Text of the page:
The X970R has the full complement of advanced picture adjustments that one would hope to see in a higher-end model. As a THX-certified projector, it includes THX picture modes for both 2D and 3D. Other picture-mode options include Film, Cinema, Animation, Natural, HDR, and five User modes. Did you catch the new one on the list? That’s right, JVC has added a dedicated HDR picture mode set for BT.2020 color and ST.2084 gamma; best of all, the projector automatically switches into that mode when it detects an HDR signal. If you read my review of last year’s DLA-X750R, you might recall that setting up the projector to display HDR content properly was no simple task. Even though the projector manually switched to the correct gamma mode for HDR, the picture did not look correct and required that I input specific picture settings that I had to track down through JVC support. This year’s HDR experience was totally plug-and-play, and the DLA-X970R worked fine with all three UHD Blu-ray players I had on hand: the OPPO Digital UDP-203, Samsung UBD-K8500, and Sony UBP-X800 (link tk). Also, JVC has added support for the HLG High Dynamic Range format that will most likely be used for TV broadcasts. It does not support Dolby Vision.

Advanced picture controls include multiple color temperature presets, as well as RGB gain and offset controls; four color profiles (standard, video, reference, BT.2020) and a full six-point color management system; multiple gamma presets and the ability to create custom gamma settings; high and low lamp modes; blur reduction tools (Clear Motion Drive and motion enhance); 3D settings (parallax and crosstalk cancellation controls); and the ability to choose between two auto lens apertures or manually adjust the aperture in 15 steps. For most of my tests, I used the manual aperture, since the JVC has such a high native contrast ratio anyhow. But I did experiment with the auto options and found that they were quick and silent in their functionality; I didn’t see any unnatural brightness fluctuations and could barely hear the automatic lens adjustment.

The MPC (Multi Pixel Control) menu is where you can enable or disable the e-shift4 technology. Turn it off to get a straightforward 1080p image; turn it on to enable the pixel shifting. When you input a 4K signal, MPC is locked in the on position. The MPC menu includes independently adjustable controls for enhance (sharpening), smoothing, and noise reduction, and there’s a helpful before/after tool to see what difference these controls can make.

The X970R has three aspect-ratio options (4:3, 16:9, and Zoom), as well as an anamorphic lens mode, a masking function, and the ability to store up to 10 different lens memories. The “Pixel Adjust” function allows you to align the pixels if necessary. If you notice color around the borders of objects, it means the D-ILA devices are out of alignment. My review sample looked fine out of the box.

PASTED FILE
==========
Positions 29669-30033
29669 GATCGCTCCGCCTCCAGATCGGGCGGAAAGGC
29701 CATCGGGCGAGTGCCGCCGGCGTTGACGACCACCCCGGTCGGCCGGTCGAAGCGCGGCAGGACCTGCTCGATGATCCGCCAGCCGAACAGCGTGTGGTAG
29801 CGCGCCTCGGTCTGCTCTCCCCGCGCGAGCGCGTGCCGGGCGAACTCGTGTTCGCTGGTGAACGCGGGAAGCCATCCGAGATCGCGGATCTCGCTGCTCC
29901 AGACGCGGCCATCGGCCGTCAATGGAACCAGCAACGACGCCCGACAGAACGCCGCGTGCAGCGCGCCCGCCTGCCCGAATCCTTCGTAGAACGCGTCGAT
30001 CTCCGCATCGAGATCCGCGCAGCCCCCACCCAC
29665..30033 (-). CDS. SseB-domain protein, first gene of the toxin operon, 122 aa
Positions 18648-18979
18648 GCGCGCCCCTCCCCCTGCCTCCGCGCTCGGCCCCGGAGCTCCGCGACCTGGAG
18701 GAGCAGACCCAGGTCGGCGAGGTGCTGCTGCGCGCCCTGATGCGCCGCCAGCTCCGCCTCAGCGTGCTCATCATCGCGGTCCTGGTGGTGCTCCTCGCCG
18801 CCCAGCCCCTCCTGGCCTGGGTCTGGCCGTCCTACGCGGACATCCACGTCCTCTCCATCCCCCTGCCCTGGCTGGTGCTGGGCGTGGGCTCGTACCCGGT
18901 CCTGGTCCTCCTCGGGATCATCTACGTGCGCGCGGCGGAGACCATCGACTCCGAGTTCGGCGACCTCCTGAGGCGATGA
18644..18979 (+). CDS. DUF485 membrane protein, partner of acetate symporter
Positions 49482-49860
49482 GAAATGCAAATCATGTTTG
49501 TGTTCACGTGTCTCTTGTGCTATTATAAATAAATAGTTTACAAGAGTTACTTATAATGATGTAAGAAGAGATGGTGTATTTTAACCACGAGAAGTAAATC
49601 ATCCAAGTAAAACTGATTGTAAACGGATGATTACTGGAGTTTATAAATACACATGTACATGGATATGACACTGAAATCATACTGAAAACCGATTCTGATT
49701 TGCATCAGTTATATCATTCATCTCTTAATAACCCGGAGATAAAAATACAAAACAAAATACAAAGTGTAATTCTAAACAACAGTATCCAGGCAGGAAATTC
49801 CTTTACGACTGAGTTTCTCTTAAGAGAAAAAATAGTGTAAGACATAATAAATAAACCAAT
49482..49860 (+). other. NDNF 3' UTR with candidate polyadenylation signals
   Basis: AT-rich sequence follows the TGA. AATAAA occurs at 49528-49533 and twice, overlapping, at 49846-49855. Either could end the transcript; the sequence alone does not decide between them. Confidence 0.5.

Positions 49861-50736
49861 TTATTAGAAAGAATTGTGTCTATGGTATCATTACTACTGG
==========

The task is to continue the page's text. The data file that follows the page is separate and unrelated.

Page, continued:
Performance
As always, I begin each performance assessment by measuring a display’s various picture modes to see which one is the most accurate out of the box–using my Xrite I1Pro 2 meter, CalMAN software, and DVDO iScan pattern generator. As was the case with last year’s DLA-X750R, the X970R’s THX mode was the closest to HD reference standards. Color accuracy was excellent: all six color points had a Delta Error way below three, with yellow being the least accurate at just 1.28 (an error number below three is considered imperceptible to the human eye). The color balance was generally neutral, leaning slightly red with darker signals and slightly bluish-green with brighter signals. The one parameter that was not as accurate as it was in last year’s model was the gamma, which averaged a fairly light 2.0 (we use a target of 2.4 for projectors; the higher the number, the darker the gamma). This resulted in a maximum Delta Error of 6.74 for the grayscale.



I discovered that the reason for the lighter gamma is that projector’s input signal automatically defaults to the “Enhanced” setting that shows a full 0-255 signal (as opposed to the standard 16-235 signal). The simple act of either switching to the “Standard” input signal mode or properly adjusting the X970R’s brightness and contrast controls (using test patterns from a disc like Video Essentials) produced a darker gamma that tracked closely along the 2.2 curve. But to get even closer to the darker 2.4 curve, I had to use my meter and CalMAN software. The THX picture mode does not let you choose between multiple gamma presets like the other modes do; there’s only one preset called THX. You have to use the advanced tools (picture tone, white level, and dark level) to customize your preferred gamma. I also used the RGB gain and bias controls tighten up the color balance, and I did only the most minor tweaking of the color management system–since the color points were already so accurate. After calibration, the DLA-X970R had a maximum grayscale Delta Error of just 1.88 and a gamma average of 2.31.